Ferrari about the engines

Thu, 16 March 2006, 12:14

Before one considers that Malaysia will provide the first test of running a V8 engine for two race weekends, there is a further element of uncertainty from the fact that this year, the Sepang event follows on from the heat of Bahrain, whereas in the past it came after the relative cool of Melbourne.

“Even for a single race in hot conditions, the cooling of the car has to be powerful enough to ensure the engine runs within the right temperature range,” comments Scuderia Ferrari Marlboro’s head of race engines Mattia Binotto.

“The main consideration is not the fact that we have two consecutive hot races, but how good is the engine cooling overall. If you have any problems in the area of car cooling then you will suffer in dramatic fashion as, to do this twice in a row makes for very hard useage. If you have a cold race following a hot one then you can try and protect the engine at the first race, knowing you can push it harder in the second race. But we now face a situation where we could exceed the cooling limits in both events.”

A further consideration is that these first two races are just one week apart. which means there is no time to react and to effect some changes to improve cooling if it is found to be insufficient.

“Fortunately, both our cars ran reliably in Bahrain,” adds Binotto. “Normally, if the need arises, you can always open up vents on the car to improve cooling, but this means the aerodynamic efficiency of the car will be dramatically reduced. So, improving cooling is usually a long and complicated task based on work in the wind tunnel followed by extensive testing on the track. If we have any cooling issues now, all we can do in the very short space of time is to go for a basic solution of more holes in the bodywork, or protecting the engine in different ways, such as reducing the revs. But all these solutions reduce the speed of the car.”

In Malaysia, temperatures and humidity levels will be higher than in Bahrain, therefore cooling will be more difficult. So all the teams can expect to face a stiffer challenge there. While it is true that the V8 engine theoretically requires less cooling than a V10, the F1 designers see this as a means to making a car survive with smaller radiators so there is still a need to fine tune this cooling.

“Of course, you have to think about the requirements of the hot race venues at the stage when you are designing the car,” adds Binotto. “But with winter testing taking place mainly at European tracks with cool temperatures, Bahrain and Malaysia are the first real tests of running in the heat, even if Ferrari did come to Sakhir in February, when it was just a bit cooler than it was for the first race of the season.”

However, there are further cooling complications specific to this new engine. As the V8 is less powerful than the V10, especially at this early stage in its development, the drivers will be using its maximum power more often than with the V10.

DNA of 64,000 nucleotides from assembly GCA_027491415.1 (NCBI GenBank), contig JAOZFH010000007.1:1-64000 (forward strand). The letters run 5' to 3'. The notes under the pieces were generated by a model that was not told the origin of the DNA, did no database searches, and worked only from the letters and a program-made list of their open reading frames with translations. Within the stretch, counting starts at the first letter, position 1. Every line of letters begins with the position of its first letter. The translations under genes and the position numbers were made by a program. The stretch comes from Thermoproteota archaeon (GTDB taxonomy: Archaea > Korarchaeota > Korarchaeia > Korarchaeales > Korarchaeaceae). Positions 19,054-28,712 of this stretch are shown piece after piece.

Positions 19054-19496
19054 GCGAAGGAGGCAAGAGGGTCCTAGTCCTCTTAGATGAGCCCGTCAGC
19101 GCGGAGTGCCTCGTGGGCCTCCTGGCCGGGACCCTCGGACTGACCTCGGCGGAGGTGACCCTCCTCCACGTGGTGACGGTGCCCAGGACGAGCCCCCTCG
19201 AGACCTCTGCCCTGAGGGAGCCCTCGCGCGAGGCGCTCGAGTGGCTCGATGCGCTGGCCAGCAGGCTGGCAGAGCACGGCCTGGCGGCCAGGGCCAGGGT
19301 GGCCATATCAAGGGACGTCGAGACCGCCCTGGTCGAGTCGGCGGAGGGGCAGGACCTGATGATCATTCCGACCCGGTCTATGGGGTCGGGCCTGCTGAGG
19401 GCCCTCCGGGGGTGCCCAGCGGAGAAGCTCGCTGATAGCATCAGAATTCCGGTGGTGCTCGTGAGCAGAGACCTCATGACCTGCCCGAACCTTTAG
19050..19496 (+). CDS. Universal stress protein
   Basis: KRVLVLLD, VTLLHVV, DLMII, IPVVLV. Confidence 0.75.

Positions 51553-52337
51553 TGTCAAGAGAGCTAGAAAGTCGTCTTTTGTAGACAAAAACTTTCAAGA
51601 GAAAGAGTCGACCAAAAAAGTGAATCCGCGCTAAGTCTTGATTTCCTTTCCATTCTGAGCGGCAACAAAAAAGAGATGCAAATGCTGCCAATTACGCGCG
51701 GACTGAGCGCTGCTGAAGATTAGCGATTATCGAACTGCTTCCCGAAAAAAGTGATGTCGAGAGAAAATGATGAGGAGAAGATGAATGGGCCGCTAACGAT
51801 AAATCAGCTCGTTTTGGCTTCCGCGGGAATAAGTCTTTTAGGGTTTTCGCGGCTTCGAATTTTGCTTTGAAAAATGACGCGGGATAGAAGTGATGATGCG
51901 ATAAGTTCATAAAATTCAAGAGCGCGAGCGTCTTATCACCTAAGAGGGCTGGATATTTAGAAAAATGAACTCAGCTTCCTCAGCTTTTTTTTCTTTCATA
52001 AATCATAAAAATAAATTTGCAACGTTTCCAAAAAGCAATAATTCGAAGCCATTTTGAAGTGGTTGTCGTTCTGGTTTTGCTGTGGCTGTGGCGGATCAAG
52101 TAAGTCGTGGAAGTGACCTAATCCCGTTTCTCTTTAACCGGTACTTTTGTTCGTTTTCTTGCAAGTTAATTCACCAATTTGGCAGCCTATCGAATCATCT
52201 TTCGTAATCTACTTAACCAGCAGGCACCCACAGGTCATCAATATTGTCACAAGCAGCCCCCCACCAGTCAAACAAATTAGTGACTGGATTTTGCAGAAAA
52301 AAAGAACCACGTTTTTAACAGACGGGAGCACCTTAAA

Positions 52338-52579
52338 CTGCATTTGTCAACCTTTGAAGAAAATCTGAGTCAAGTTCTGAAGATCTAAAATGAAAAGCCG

“This is a very important point in terms of engine reliability,” agrees Binotto. “The increased amount of time for full throttle opening is around 10% compared to last year. Each cylinder is similar in size to last year’s with the V10, as although we now have eight cylinders, because of the capacity reduction the actual cylinder size is very similar. The rpm average per lap has also increased considerably, because the engine is revving higher while the driver uses full power more often.”

Vibration is another key characteristic of a V8 engine. “It does vibrate considerably, however, in theory we are allowed to change all the ancillaries of the engine that might be damaged by these vibrations,” confirms the engine specialist. “So this weekend is a step into the unknown, because whatever you have done on the dyno or on the track in winter testing, the actual race weekend environment is always a bit different.”

Finally, while the wellbeing of an engine can be preserved through cooling radiators, it can also be protected from within through the science of its lubricants.

“We have worked closely with Shell to optimise the way we protect the engine in terms of its fuels and lubricants and in the case of the lubricant itself we have done a great job in terms of increasing the performance of the engine,” concludes Binotto. “Friction is one of the most important points in terms of improving performance and, with the V8, that factor is now more important than in the past. We did a really good job in this area over the winter. The lubricant we have today has been correctly tuned and is a big step forward compared to what we had before. And we have more new products on the way in this continuous joint development programme between us and Shell.”

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